Strategies for remaining drug or alcohol free
3/20/2017 by Kileen Smyth, LICSW, and Sean Haggerty, LICSW
It's one thing to stop using or drinking, but it's another to be actively involved in recovery to remain drug or alcohol free. This also usually involves addressing emotional and mental health. In addition to cognitive behavioral therapy (CBT) and mindfulness techniques that we use to help individuals strengthen their sobriety, these 10 strategies can help.
- Get rid of all alcohol, drugs and paraphernalia. Create a safe space for your body, mind and spirit.
- Remember your disease. It's alcohol-"is"-m, not alcohol-"was"-m. Addiction is very persistent and patient at waiting for people who think they've been "cured."
- Don't forget your last use/drink. Remember and recognize what you've been through to help deter you from doing it again.
- Remember that "one is never enough." Once you start, one is never enough and a thousand is too many.
- Think the use/drink through to the end. If you're tempted to use or drink, think about where it will lead you.
- Use the 24-hour plan. Stay sober today, this hour or this minute. Don't worry about the rest of your life.
- Recognize urges to allow them to pass. When you feel the urge to drink or use drugs, rather than deny them, practice noticing them, accepting them, naming them and talking with someone about them.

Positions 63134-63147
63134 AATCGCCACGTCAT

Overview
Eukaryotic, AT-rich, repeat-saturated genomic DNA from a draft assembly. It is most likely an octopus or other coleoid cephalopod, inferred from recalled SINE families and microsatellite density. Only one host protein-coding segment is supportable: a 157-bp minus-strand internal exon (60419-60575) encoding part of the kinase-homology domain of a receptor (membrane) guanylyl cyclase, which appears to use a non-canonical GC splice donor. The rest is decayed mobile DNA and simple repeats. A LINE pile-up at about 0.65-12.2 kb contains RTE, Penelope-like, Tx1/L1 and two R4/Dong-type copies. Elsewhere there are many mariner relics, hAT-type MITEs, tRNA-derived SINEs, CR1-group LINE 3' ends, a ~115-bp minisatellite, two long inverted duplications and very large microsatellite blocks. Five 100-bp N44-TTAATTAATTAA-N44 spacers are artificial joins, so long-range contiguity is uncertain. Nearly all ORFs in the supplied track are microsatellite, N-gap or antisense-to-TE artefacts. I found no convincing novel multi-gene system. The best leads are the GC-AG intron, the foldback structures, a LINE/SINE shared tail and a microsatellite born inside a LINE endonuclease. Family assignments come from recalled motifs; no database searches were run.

- Postpone drinking and using. Addicts and alcoholics tend to be excellent procrastinators, so use that strength to put off the drink until later. Keep a list of things you can do to procrastinate.
- Use the telephone. Get the number of others who can be and are supportive. Practice calling them daily. If you call people before you need them, then you'll be able to make the call when you're struggling.
- Examine how decisions will affect your recovery. When making life decisions, whether it's getting a new apartment or changing jobs, ask yourself, "How will this affect my sobriety, my recovery, my ongoing health and wellness?"
Kileen Smyth, LICSW, and Sean Haggerty, LICSW, are licensed clinical social workers in Employee and Community Health (ECH). Both have worked with Mayo Addictions Outpatient programs. They currently are researching ways to help clients use CBT and mindfulness strategies to make healthy choices for managing their recovery.